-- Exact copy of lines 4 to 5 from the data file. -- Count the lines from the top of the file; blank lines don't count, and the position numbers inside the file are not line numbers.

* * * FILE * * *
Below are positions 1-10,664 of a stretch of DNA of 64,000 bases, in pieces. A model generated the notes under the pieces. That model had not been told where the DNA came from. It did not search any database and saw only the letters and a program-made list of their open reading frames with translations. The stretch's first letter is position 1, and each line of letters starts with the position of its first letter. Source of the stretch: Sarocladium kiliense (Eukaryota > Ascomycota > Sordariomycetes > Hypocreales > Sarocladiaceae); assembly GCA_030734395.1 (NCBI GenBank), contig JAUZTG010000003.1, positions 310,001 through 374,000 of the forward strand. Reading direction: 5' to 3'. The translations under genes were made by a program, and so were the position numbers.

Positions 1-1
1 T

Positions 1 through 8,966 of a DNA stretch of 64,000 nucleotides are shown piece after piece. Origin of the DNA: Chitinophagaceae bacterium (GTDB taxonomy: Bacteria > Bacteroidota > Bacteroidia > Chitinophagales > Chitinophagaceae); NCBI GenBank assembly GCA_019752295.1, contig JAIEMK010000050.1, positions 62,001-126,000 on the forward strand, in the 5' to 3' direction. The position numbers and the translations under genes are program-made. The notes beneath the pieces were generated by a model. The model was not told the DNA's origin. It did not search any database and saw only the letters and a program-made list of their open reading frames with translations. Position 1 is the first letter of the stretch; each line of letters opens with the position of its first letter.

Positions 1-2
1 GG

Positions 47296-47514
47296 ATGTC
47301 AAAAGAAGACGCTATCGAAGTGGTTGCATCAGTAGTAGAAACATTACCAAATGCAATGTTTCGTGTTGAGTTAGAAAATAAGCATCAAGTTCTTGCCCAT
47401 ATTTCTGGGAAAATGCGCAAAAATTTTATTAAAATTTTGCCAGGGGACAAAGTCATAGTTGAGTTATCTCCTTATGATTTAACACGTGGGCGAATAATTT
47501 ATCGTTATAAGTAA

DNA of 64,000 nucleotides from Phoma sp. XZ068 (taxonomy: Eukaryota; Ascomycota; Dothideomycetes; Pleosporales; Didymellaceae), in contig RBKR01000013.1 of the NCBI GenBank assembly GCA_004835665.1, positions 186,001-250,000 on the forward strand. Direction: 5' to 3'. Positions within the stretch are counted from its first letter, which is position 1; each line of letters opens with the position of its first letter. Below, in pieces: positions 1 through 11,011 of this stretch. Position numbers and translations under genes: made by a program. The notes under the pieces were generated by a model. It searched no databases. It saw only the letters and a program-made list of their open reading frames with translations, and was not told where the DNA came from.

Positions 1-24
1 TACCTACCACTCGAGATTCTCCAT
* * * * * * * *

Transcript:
Positions 1 through 8,966 of a DNA stretch of 64,000 nucleotides are shown piece after piece. Origin of the DNA: Chitinophagaceae bacterium (GTDB taxonomy: Bacteria > Bacteroidota > Bacteroidia > Chitinophagales > Chitinophagaceae); NCBI GenBank assembly GCA_019752295.1, contig JAIEMK010000050.1, positions 62,001-126,000 on the forward strand, in the 5' to 3' direction. The position numbers and the translations under genes are program-made. The notes beneath the pieces were generated by a model. The model was not told the DNA's origin. It did not search any database and saw only the letters and a program-made list of their open reading frames with translations. Position 1 is the first letter of the stretch; each line of letters opens with the position of its first letter.

Positions 1-2